Wells Fargo was in the news again, and, once again, the news about the banking and investment brand was not good. Employees were publicly accused of “misusing funds,” so there was no choice for the company but to act fast and be decisive. So, soon after headlines started coming out about Wells Fargo employees “misusing” coronavirus relief funds, follow-up stories reported that at least 100 of those accused employees had been summarily fired.
According to media reports, the bank “believes some of its staffers made false representations in applying for coronavirus relief funds…” The bank’s PR statement made certain that reporters knew this alleged “misuse” was made by the employees for their own personal gain and not that of the bank.
These employees — as private citizens, the bank insisted to media representatives — have been accused of “defrauding the US Small Business Administration. This admission came in a statement to the media by Wells Fargo head of Human Resources, David Galloreese. The statement went on to describe that these employees — now-former employees — made decisions that were “outside the employees’ roles at the bank” and that “These wrongful actions were personal and do not involve our customers…”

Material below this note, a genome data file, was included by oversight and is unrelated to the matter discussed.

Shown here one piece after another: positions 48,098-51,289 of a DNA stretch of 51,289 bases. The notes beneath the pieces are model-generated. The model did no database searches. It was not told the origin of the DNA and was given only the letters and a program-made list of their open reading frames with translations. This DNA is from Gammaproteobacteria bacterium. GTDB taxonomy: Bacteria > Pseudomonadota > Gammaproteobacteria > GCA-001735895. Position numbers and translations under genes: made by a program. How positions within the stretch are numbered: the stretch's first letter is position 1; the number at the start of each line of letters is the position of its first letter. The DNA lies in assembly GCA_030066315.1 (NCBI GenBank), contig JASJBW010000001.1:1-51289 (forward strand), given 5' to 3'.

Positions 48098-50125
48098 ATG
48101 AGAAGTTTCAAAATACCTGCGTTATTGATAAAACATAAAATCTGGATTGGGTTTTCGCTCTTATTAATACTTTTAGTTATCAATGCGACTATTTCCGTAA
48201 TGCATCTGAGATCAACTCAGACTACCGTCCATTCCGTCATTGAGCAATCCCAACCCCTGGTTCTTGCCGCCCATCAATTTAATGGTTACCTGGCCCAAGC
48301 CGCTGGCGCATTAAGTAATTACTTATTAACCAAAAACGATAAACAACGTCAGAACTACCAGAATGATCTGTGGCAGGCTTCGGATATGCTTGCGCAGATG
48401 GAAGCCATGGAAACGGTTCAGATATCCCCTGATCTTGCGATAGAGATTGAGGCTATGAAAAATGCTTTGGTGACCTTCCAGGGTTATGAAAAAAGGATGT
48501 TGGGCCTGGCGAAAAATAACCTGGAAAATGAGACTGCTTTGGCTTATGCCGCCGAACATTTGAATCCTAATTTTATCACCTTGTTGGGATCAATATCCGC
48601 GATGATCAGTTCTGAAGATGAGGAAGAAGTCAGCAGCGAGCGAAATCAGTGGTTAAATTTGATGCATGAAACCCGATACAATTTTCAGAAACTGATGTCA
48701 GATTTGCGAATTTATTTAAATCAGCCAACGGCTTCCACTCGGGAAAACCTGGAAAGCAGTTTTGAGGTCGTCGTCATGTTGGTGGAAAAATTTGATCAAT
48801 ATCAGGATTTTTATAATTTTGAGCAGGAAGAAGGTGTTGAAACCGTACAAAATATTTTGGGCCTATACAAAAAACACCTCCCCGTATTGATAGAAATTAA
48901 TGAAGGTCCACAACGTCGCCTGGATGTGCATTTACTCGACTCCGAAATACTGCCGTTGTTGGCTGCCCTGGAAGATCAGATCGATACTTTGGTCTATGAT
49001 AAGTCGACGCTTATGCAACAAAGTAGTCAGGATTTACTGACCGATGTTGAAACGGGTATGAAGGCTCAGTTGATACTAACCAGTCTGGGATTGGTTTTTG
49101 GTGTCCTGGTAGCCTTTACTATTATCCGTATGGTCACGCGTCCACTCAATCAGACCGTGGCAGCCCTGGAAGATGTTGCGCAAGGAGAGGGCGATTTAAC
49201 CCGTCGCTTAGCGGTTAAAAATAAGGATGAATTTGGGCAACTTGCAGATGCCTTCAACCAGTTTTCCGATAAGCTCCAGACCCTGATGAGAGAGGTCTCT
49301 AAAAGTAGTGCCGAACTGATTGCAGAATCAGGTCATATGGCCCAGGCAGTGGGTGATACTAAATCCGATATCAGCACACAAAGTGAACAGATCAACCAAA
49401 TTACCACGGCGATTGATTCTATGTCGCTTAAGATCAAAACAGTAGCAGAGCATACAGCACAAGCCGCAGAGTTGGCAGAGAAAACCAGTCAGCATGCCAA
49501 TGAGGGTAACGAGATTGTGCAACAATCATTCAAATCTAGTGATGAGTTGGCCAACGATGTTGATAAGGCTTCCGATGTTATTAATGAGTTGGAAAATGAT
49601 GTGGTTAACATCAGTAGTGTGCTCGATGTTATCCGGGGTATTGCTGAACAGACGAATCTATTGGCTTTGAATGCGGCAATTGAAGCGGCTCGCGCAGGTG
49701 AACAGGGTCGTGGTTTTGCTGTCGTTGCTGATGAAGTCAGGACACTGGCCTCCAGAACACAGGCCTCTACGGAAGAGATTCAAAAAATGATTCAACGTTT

Of course, this statement is a preventative PR message that Wells Fargo needs to get out for public consumption due to a string of very well-publicized previous PR disasters involving actions by bank employees that did involve both customers and the employee’s jobs at the bank. This context made it a given that Wells Fargo would have to respond to questions about the allegations, even though it appears the company did not encourage or take any part in this particular malfeasance.
Wells Fargo is not the only financial institution to have taken similar actions in a similar situation. A few weeks prior to Wells Fargo’s public firings, JP Morgan Chase reportedly “dismissed several employees” due to similar allegations of “misusing” emergency relief funds that had been earmarked to help businesses that were hurting due to the COVID-19 pandemic restrictions.
Established and breakout brands in the financial sector are in a unique position, especially when it comes to maintaining public trust. Consumers are paying attention to the way bank brands are working and being portrayed in the public eye, especially after the multiple Wells Fargo “fraud scandals.” Any whiff of public scandal or employee-involved malfeasance and the brands’ PR teams need to get out in front of the narrative fast. They need to be seen taking action, not just talking about action, and so they did.
In publicly firing employees who could be perceived by the consumer and investor public as “dishonest” or “self-interested,” Wells Fargo and JP Morgan distanced their brands from any potential negative assumptions made by their customers or prospects.